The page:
Election monitors say the pro-European Union Democratic Party led by Boris Tadic won a "very convincing victory" in Serbia's parliamentary polls, beating back Serbia's nationalist Radicals, in spite of bitterness over Kosovo's breakaway.
Serbia's pro-European forces appeared on course for a surprise general electoral victory over nationalists Sunday, based on early counts by the electoral commission, poll monitors and parties.
The pro-European alliance gathered around President Boris Tadic's Democratic Party (DS) was "convincingly winning these elections," Zoran Lucic, of the Centre for Free Elections and Democracy (CeSID), told AFP.
That trend was confirmed by the Republic Electoral Commission, the DS itself and the ultra-nationalist Serbian Radical Party, which gave the Democrats 35.1 percent, 38.8 percent and 37.1 percent, respectively.
According to the CeSID figures based on 80 percent of their sample count, the "For a European Serbia" coalition had gathered 39 percent of the vote, versus 28 percent for the ultra-nationalist Radical Party.
Back in the rear with 11 percent was the Democratic Party of Serbia (DSS), of outgoing nationalist Prime Minister Vojislav Kostunica.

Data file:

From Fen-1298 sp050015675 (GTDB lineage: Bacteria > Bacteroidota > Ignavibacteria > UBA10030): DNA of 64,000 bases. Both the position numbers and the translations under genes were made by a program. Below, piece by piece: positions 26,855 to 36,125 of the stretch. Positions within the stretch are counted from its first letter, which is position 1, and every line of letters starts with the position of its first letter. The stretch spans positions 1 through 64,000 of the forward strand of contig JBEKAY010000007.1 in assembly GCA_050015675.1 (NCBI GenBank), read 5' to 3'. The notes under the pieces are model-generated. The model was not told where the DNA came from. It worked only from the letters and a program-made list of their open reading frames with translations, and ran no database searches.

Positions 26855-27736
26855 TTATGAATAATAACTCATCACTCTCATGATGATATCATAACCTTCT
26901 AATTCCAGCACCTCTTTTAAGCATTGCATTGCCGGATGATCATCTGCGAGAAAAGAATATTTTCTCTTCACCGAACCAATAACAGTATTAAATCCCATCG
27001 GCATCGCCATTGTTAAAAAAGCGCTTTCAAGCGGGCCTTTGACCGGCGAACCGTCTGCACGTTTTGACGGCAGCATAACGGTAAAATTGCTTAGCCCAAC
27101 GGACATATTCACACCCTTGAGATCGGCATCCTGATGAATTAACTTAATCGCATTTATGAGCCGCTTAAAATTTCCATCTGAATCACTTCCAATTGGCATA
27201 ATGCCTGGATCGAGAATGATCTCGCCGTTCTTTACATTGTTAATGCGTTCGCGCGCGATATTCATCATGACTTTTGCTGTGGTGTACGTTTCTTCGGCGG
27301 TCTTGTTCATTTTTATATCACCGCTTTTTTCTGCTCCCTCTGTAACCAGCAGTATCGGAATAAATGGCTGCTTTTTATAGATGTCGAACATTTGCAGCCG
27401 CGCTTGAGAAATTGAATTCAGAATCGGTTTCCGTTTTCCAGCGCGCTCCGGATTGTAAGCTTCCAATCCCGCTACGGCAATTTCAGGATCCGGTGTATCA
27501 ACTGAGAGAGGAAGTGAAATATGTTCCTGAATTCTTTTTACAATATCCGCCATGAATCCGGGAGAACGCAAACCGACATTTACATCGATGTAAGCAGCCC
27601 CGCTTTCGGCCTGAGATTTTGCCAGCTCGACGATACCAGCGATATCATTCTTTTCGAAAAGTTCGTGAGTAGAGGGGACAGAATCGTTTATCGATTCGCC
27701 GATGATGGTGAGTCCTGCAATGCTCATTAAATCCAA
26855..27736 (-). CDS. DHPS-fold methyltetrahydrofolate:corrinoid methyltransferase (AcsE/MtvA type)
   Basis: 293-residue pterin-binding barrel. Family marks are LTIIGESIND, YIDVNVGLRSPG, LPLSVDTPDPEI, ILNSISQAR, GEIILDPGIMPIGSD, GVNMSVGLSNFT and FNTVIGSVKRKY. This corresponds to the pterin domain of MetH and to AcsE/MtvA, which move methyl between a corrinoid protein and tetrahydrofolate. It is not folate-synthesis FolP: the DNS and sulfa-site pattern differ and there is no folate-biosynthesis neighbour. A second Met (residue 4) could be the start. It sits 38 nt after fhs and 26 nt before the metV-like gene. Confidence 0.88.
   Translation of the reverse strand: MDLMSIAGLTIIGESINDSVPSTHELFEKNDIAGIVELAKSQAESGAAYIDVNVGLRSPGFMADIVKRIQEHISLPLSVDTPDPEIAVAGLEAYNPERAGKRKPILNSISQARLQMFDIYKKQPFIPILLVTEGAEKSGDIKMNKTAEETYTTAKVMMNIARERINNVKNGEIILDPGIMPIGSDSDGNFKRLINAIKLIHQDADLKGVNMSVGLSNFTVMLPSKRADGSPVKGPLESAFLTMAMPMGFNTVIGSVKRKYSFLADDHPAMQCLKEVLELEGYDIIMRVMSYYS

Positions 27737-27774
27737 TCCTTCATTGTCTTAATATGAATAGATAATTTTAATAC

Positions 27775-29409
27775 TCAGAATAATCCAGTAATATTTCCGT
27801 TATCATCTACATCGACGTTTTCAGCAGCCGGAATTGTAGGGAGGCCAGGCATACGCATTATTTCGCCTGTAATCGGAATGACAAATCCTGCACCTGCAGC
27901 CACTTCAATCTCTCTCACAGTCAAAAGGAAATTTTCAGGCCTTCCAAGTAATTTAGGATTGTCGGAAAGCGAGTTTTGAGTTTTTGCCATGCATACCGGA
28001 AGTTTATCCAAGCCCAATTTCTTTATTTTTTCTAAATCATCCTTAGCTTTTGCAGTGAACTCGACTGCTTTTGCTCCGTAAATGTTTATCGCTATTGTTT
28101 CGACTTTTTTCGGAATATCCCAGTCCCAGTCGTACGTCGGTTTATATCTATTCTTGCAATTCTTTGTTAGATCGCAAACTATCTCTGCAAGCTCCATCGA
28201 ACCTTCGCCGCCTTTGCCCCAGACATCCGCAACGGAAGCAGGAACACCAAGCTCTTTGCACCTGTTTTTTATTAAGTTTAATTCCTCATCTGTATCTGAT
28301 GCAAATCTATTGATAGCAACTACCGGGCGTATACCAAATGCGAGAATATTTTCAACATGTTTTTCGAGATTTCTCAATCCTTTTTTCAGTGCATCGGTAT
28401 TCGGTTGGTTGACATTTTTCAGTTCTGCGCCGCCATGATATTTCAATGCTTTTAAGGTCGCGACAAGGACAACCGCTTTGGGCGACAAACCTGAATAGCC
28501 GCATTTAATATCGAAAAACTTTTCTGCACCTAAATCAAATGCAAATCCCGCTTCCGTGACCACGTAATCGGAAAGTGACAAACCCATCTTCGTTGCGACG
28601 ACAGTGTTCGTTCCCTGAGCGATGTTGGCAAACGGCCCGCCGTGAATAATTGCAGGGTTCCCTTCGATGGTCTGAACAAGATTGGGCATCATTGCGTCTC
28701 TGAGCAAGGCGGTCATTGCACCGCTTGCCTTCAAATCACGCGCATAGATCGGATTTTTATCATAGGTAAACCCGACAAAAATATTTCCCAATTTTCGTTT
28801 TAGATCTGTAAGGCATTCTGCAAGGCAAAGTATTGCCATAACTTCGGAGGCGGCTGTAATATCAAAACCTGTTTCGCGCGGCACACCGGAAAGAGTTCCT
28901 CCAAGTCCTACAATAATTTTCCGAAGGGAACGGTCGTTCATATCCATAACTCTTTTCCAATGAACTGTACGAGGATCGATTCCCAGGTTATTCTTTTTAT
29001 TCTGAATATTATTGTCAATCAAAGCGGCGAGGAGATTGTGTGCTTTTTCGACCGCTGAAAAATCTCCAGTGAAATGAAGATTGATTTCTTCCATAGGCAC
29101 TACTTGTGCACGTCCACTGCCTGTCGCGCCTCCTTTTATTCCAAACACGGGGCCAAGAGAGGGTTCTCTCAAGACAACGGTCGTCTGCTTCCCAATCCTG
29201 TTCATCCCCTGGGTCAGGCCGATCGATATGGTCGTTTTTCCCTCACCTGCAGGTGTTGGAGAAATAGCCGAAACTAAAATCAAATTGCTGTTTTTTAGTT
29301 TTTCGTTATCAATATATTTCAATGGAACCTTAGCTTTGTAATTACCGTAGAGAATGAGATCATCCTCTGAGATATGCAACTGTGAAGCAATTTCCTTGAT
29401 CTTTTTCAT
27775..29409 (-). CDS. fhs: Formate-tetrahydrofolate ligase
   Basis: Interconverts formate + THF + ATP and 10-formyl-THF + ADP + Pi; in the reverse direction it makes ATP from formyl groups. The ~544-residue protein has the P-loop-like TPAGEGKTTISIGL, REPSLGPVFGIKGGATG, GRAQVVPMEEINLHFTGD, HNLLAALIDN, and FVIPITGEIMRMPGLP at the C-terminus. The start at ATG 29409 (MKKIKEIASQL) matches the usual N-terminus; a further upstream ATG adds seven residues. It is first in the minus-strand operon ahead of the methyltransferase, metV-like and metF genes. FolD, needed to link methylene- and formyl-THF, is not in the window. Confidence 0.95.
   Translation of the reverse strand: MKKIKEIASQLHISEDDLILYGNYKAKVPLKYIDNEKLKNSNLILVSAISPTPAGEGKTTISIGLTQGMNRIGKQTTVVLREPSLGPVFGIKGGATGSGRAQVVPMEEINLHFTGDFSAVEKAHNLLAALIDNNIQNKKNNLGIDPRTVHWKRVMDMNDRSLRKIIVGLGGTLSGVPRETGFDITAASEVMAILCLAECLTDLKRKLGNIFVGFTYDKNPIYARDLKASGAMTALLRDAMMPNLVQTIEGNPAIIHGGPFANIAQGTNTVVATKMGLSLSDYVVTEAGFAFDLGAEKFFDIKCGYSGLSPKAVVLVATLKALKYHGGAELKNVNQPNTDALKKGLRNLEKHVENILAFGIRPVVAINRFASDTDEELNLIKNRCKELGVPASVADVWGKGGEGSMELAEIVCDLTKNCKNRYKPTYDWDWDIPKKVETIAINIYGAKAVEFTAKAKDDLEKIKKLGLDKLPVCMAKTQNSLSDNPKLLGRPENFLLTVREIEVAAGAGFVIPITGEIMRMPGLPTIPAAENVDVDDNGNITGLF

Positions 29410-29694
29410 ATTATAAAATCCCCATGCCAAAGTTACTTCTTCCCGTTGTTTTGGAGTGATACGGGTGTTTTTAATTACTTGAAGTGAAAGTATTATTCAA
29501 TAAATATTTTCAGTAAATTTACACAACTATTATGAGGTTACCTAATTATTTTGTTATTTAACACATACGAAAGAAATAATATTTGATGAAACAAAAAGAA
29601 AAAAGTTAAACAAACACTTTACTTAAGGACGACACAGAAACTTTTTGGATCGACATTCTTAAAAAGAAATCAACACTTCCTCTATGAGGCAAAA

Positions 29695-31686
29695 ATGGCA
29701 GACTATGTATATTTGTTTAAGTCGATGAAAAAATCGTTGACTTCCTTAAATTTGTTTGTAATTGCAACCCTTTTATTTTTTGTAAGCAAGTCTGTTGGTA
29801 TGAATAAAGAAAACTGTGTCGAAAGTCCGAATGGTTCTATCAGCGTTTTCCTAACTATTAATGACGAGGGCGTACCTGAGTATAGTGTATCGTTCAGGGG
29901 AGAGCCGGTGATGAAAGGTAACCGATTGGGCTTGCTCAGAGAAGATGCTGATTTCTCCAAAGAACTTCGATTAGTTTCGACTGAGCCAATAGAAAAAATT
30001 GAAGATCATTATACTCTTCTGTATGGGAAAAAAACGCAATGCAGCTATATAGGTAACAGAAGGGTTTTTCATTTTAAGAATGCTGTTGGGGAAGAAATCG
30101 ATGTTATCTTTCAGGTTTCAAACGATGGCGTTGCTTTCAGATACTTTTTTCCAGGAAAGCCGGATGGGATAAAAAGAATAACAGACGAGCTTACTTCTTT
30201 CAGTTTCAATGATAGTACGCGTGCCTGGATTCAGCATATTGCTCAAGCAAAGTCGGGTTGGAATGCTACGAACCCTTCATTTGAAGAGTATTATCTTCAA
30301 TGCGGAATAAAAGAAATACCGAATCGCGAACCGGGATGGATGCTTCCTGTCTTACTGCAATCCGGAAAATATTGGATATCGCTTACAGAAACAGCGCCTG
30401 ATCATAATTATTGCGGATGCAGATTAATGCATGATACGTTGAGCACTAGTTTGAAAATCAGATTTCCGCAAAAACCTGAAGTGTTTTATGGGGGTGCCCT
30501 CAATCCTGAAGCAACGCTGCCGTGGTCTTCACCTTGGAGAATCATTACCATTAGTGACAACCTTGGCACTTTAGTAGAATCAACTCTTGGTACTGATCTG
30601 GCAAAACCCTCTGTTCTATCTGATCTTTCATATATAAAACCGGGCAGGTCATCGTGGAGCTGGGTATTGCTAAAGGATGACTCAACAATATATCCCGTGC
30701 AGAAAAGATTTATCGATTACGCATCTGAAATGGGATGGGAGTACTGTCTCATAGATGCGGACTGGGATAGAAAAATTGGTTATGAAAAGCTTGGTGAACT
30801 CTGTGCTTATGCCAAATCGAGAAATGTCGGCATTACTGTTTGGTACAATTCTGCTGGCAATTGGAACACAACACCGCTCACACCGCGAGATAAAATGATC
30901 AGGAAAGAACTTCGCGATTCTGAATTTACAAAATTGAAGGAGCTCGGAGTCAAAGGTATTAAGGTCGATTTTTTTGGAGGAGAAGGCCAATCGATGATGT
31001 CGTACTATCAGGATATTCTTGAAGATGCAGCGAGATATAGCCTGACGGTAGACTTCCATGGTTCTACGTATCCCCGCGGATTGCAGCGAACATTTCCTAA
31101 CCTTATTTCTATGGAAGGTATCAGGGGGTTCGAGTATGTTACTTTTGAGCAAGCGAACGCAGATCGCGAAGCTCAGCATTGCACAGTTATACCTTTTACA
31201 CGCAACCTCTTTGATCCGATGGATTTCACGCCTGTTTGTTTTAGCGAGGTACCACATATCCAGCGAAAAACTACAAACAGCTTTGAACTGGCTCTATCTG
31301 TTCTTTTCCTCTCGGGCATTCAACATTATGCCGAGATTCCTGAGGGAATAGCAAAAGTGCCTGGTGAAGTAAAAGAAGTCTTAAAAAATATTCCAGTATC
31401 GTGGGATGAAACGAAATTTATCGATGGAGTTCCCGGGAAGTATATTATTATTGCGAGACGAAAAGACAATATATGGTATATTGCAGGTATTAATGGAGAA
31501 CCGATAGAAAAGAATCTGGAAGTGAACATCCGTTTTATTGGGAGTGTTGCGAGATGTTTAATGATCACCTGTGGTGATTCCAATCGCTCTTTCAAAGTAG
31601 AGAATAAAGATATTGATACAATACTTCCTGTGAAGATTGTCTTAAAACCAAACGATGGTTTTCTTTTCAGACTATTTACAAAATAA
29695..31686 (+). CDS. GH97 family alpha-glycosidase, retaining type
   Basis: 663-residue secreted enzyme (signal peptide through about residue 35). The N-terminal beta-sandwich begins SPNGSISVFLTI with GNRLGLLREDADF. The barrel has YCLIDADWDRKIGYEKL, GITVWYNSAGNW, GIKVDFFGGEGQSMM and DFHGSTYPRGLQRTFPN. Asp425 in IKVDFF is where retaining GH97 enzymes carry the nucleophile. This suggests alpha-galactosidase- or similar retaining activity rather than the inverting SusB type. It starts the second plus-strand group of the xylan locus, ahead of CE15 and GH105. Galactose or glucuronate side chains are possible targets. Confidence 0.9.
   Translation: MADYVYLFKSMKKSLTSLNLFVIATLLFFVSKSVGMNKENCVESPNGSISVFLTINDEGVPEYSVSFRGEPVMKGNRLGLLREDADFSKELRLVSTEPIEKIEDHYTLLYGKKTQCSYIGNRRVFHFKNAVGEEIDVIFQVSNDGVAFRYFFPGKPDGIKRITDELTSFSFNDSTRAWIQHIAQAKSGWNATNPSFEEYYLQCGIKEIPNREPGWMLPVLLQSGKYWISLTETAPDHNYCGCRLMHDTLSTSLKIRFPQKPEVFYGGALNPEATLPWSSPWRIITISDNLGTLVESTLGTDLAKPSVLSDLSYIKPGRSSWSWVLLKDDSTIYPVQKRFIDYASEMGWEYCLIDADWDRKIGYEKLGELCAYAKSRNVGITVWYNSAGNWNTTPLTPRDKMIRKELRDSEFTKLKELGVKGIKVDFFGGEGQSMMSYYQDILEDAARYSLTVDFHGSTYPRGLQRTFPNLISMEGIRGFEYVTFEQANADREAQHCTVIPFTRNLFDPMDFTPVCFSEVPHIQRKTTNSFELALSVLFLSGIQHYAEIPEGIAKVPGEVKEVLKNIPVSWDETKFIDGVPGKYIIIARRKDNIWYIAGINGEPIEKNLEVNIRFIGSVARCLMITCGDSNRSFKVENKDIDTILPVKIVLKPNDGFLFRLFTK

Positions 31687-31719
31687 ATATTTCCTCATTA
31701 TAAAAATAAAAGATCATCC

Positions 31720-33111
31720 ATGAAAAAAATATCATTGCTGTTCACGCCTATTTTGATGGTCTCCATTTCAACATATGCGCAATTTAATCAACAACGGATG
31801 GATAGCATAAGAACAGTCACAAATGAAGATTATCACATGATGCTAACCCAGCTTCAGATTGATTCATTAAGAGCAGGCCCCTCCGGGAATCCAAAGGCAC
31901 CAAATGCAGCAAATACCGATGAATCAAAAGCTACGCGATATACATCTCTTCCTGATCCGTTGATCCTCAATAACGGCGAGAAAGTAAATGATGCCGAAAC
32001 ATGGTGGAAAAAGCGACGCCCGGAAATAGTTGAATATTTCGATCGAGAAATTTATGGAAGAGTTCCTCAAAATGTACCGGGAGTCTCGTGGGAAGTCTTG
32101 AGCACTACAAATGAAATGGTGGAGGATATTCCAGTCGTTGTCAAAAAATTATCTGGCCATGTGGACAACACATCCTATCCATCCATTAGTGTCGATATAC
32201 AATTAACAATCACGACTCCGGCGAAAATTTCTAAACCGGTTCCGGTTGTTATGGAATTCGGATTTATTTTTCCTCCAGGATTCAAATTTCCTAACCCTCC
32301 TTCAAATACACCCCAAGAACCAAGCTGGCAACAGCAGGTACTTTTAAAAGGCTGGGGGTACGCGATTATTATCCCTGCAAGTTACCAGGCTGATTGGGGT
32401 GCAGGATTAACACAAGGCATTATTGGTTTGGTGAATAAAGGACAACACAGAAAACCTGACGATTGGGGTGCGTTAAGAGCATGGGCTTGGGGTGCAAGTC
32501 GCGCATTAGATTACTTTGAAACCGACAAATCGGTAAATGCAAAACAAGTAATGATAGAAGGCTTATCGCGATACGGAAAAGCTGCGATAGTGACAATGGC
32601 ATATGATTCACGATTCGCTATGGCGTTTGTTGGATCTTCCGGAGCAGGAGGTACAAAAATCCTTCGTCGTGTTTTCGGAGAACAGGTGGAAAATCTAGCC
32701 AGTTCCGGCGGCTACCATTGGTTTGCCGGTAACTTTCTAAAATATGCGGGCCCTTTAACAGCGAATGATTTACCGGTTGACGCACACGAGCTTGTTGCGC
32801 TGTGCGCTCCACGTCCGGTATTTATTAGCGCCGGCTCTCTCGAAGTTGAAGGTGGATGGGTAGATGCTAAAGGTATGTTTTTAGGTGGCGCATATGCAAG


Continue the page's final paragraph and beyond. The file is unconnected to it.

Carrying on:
The Socialist Party of late autocratic president Slobodan Milosevic would assemble at least eight percent of the vote, against 5.2 percent for the pro-Western Liberal Democratic Party.
Based on this, Tadic's pro-European camp would win 103 places in Serbia's 250-seat parliament, compared with 76 seats for the Radicals, 21 for the Socialists, 30 for the DSS, 13 for the LDP and seven for minorities.
According to the electoral commission, President Tadic's DS-led alliance was well ahead of the Radicals, which won an unexpectedly low 28.2 percent.
It gave Kostunica's DSS 15.2 percent, the Socialists 10.8 percent and LDP 3.95 percent -- below the five-percent threshold for entering the parliament.
The DS estimates gave the Radicals 28.4 percent, the DSS 11 percent, Socialists eight percent and LDP 5.4 percent.
The polls were a virtual referendum asking voters to choose between entering or rebuffing the European Union in a backlash to the independence of Kosovo, which most Serbs see as their historic heartland.
Date created : 2008-05-11